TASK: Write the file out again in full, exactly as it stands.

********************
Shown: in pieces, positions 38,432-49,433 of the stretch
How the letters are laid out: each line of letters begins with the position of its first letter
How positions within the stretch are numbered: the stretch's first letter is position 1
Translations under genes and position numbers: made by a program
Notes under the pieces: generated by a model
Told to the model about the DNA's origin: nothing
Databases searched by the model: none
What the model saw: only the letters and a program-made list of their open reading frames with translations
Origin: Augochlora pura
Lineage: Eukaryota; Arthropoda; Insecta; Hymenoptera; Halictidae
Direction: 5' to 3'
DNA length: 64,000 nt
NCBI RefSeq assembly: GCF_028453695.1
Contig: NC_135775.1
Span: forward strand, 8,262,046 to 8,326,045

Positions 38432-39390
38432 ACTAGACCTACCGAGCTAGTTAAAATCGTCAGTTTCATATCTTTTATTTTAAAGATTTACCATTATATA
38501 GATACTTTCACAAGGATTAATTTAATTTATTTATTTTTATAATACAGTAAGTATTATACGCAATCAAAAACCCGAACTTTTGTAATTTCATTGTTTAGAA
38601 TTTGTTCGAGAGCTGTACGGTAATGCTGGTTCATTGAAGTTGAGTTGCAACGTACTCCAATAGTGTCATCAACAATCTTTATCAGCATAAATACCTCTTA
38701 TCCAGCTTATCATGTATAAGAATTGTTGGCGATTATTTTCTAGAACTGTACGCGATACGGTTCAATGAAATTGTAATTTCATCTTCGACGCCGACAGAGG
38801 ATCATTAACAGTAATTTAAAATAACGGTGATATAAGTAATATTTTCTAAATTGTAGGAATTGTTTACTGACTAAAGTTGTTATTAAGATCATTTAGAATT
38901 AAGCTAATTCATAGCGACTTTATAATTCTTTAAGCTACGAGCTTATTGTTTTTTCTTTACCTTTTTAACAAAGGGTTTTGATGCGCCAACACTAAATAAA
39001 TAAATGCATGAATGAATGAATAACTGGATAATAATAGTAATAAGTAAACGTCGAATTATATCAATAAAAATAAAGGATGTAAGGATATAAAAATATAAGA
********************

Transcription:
Shown: in pieces, positions 38,432-49,433 of the stretch
How the letters are laid out: each line of letters begins with the position of its first letter
How positions within the stretch are numbered: the stretch's first letter is position 1
Translations under genes and position numbers: made by a program
Notes under the pieces: generated by a model
Told to the model about the DNA's origin: nothing
Databases searched by the model: none
What the model saw: only the letters and a program-made list of their open reading frames with translations
Origin: Augochlora pura
Lineage: Eukaryota; Arthropoda; Insecta; Hymenoptera; Halictidae
Direction: 5' to 3'
DNA length: 64,000 nt
NCBI RefSeq assembly: GCF_028453695.1
Contig: NC_135775.1
Span: forward strand, 8,262,046 to 8,326,045

Positions 38432-39390
38432 ACTAGACCTACCGAGCTAGTTAAAATCGTCAGTTTCATATCTTTTATTTTAAAGATTTACCATTATATA
38501 GATACTTTCACAAGGATTAATTTAATTTATTTATTTTTATAATACAGTAAGTATTATACGCAATCAAAAACCCGAACTTTTGTAATTTCATTGTTTAGAA
38601 TTTGTTCGAGAGCTGTACGGTAATGCTGGTTCATTGAAGTTGAGTTGCAACGTACTCCAATAGTGTCATCAACAATCTTTATCAGCATAAATACCTCTTA
38701 TCCAGCTTATCATGTATAAGAATTGTTGGCGATTATTTTCTAGAACTGTACGCGATACGGTTCAATGAAATTGTAATTTCATCTTCGACGCCGACAGAGG
38801 ATCATTAACAGTAATTTAAAATAACGGTGATATAAGTAATATTTTCTAAATTGTAGGAATTGTTTACTGACTAAAGTTGTTATTAAGATCATTTAGAATT
38901 AAGCTAATTCATAGCGACTTTATAATTCTTTAAGCTACGAGCTTATTGTTTTTTCTTTACCTTTTTAACAAAGGGTTTTGATGCGCCAACACTAAATAAA
39001 TAAATGCATGAATGAATGAATAACTGGATAATAATAGTAATAAGTAAACGTCGAATTATATCAATAAAAATAAAGGATGTAAGGATATAAAAATATAAGA